Pair of Aces – Golfers Strike it Rich
The unbelievable happened when two Cleveland, Tennessee, golfers scored a hole-in-one on the par three, 181-yard 17th hole at Cleveland Country Club within 40 minutes of each other. The back-to-back aces occurred August 18 during the 11th Annual March of Dimes Golf Classic.
Recent winners, Matt Jenne and Steve Scoggins were the lucky local amateurs who aced the hole, and each carried off a hefty $100,000 in prize money. First American Equity was the sponsor for the prize money provided through National Hole-In-One Association.
It was the second career hole-in-one for Jenne, who knew he’d done something spectacular when he saw a tournament volunteer who was observing the hole start jumping up and down moments after Jenne teed off.
“I was just out there at the golf tournament, having fun for charity. I hit the ball as hard as I could and it felt good, like it could go in. I couldn’t tell at first if it was there or not,” Jenne said. “But when I saw (the volunteer). . start jumping up and down, I knew I’d won.”
Jenne said that after taxes and giving something back to the March of Dimes, the rest of the prize money will go into a college fund for his 2-year-old son.
Less than an hour later, Scoggins stepped up to the same tee to score his first-ever hole-in-one. Only later did he discover that he also would take home the six-figure prize money.
“I hit a five iron and to be honest, I never saw it go in,” said Scoggins. “I didn’t know if it paid (a second $100,000) or not. So I didn’t think I had the money. When they verified they paid consecutive prizes, I was pretty elated.”
$1 Million Hole-In-One Makes History
For the first time in the 18-year-history of the Tostitos Fiesta Bowl $1 Million Hole-In-One competition, a lucky golfer struck the mother load – an ace on the final round of the 11-day charity event.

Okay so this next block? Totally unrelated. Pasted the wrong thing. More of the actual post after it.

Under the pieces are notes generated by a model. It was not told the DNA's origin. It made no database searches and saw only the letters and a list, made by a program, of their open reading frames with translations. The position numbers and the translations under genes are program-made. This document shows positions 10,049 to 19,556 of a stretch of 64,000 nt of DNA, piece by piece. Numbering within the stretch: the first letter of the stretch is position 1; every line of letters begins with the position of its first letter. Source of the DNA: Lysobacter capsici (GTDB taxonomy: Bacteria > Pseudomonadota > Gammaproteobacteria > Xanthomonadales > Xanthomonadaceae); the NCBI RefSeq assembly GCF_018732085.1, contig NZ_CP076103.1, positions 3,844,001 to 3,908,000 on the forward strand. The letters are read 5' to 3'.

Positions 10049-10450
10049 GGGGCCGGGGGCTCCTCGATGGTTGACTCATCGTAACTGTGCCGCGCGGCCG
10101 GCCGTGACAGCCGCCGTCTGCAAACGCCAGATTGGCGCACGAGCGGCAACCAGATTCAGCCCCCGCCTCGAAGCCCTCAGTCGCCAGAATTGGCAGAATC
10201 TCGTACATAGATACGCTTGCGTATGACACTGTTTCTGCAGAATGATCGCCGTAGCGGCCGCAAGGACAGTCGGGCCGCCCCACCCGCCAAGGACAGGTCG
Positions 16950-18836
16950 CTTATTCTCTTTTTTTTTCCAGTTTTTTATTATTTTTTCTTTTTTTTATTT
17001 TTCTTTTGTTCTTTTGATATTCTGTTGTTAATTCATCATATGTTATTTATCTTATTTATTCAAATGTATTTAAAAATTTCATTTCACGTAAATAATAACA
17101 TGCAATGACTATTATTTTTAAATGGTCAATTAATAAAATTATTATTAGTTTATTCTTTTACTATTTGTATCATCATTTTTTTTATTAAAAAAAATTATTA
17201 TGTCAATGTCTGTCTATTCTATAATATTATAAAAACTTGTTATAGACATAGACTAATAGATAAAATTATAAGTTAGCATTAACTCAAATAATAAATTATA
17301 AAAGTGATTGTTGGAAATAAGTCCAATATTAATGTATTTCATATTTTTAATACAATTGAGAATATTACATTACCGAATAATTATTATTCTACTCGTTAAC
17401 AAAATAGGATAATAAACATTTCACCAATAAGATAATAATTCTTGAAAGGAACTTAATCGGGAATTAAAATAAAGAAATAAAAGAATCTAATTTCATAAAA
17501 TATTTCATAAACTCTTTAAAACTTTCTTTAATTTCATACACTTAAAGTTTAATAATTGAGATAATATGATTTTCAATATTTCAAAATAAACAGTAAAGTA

Ray Mills, a Phoenix, Ariz. golfer, said he was “numb” when he heard the crowd roar and realized he had made history on Dec. 8, 2002 – along with the huge winning purse.
Earlier in the event, Mills had nailed his first-ever hole-in-one, making his achievement on the last day of competition even more spectacular. AT&T and Ernst & Young were sponsors of the prize money, which was provided through National Hole-in-One Association.
“I’ve been golfing for more that 30 years,” Mills said. “I hit my first hole-in-one-ever on Wednesday, and my second one on Sunday.” Mills admitted that when he stepped up to the tee for the final round of the contest, he was driving for the consolation prize – hoping to get his ball closest to the pin to win the all-expenses paid trip to Hawaii.
“Thirty-four players made the final competition,” he said. “I was about 23rd or 24th to compete that day. I watched some of the good golfers swing way too fast, so I tried to swing very slowly. I made really good contact with the ball – I was just happy I didn’t make a fool of myself. It was obviously a good shot. The crowd at the green got noisier and noisier as the ball got closer. Then they erupted.”
That’s when Mills knew he had accomplished the unbelievable – a hole-in-one with a $1 million dollar purse.